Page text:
Economic justice advocates face off against huge and pervasive forces every day in working to build a better world. The enormity of that history can feel overwhelming, especially when assessing national-level data about the problems that National Community Reinvestment Coalition (NCRC) members work every day to cure.
It can help to drill down to a more local level, and blend a specific narrative history into the hard numbers. We recently chose to do so with one very specific corner of this country – a place that has many lessons to offer to civic leaders and community organizers and development planners everywhere, as they pursue visions of inclusive neighborhoods and cities in their own service areas.
Prior NCRC research has shown how the structures of inequality of the past have great effects on the inequality of today. This is why Columbia, Maryland, stands out. A city that was designed to be inclusive of African Americans is unusual and 55 years after its founding we wanted to examine what structures it created to be racially and economically inclusive and how they are holding up compared to the rest of the nation.
The community of Columbia, represented a clear break with segregationist practices in urban development. When it was developed in the mid-1960s, the Rouse Corporation intentionally welcomed people of all races and faiths, rejecting racial steering, redlining and discouragement of Black families searching for a welcoming community. As a result, Columbia today ranks highly in terms of Black income and opportunity.
However, early progress in constructing an integrated, economically viable community which provides ”… the best possible environment for the growth of people” may be slipping. Columbia is experiencing “creeping segregation,” as measures of the exposure to and isolation from Black and White residents in Columbia’s villages deteriorate. This report details some of the challenges facing the town 55 years into its development. Key findings include:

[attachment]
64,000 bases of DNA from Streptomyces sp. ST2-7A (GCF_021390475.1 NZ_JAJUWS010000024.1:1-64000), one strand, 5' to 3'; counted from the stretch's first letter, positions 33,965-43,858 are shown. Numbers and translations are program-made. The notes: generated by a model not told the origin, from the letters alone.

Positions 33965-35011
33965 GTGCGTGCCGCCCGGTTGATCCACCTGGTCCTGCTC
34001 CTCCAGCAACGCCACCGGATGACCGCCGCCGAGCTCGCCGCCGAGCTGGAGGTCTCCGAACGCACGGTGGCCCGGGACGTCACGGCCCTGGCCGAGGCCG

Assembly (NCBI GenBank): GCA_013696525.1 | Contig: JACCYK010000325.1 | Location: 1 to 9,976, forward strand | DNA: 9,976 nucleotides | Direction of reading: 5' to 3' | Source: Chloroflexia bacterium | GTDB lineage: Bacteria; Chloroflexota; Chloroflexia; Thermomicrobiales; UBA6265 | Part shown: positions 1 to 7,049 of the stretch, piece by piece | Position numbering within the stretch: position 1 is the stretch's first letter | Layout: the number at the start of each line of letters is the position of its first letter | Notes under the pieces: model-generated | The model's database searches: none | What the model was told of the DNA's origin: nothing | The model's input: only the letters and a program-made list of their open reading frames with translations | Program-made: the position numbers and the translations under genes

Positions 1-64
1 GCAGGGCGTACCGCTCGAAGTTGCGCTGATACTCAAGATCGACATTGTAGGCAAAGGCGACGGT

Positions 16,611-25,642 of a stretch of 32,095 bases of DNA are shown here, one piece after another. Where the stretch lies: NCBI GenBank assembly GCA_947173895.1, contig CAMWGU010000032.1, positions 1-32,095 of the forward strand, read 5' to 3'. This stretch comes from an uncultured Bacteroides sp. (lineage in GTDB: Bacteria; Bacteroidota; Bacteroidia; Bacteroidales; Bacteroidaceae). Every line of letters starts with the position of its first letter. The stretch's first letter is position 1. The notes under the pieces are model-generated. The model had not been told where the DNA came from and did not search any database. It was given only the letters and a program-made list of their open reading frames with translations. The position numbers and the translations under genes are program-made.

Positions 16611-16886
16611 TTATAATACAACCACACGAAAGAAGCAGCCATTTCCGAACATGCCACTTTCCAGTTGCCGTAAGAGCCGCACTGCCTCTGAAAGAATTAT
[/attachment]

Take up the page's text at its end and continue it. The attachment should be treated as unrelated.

- Columbia was a regional leader in creating a community of Black/White integration. However, Columbia is becoming more segregated – with increasing clustering and isolation, and also less exposure of residents in Black and White neighborhoods to each other.
- The neighborhood-level segregation in Columbia is notable in the stark divisions between the economic and racial composition of the high schools serving the community. Three of Columbia’s eight high schools have over 60% Black and Hispanic students, with a third of the students there receiving free, or subsidized lunches.
- Housing in Columbia is “affordable” when taken in context with the higher income levels of the community. With median income at $127,545 and median home value of $409,000, Columbia is a high income enclave relative to the country as a whole.
- African Americans in Columbia have over twice the household income of African Americans nationally. In fact, most neighborhoods of Columbia are in the top ranks of Black household income, coming in at or above the 80th percentile for African Americans.
- The structuring of Columbia into villages, built at different times and with different objectives, has been a key factor in racial and economic segregation in the community. The newest villages stand decidedly apart in economic metrics as well as representational ones, with the median home value in the village of River Hill at over $700,000.
Bold steps to encourage a mix of affordable and market rate housing are needed as Columbia assesses its path forward for the next 50 years. Columbia once again has an opportunity to be a leader in developing a multi-class and multi-racial community. Future development must have at its center the inclusion of low-income, moderate-income, and high-income housing that can serve as the foundation for a 21st century Columbia. Hopefully the future of Columbia is one that strengthens its ideal of being an inclusive “New Town” rather than falling into the too familiar mold of becoming another exclusive and elite suburb.
Hopefully other communities around the country who are looking to overcome the segregation and disenfranchisement of the past can take lessons from this history and apply them thoughtfully in their own planning and policymaking.
Dedrick Asante-Muhammad is Chief of Organizing, Policy and Equity at NCRC.
Bruce C. Mitchell, PhD is NCRC’s Senior Research Analyst.
Photo via Preservation Maryland on Flickr.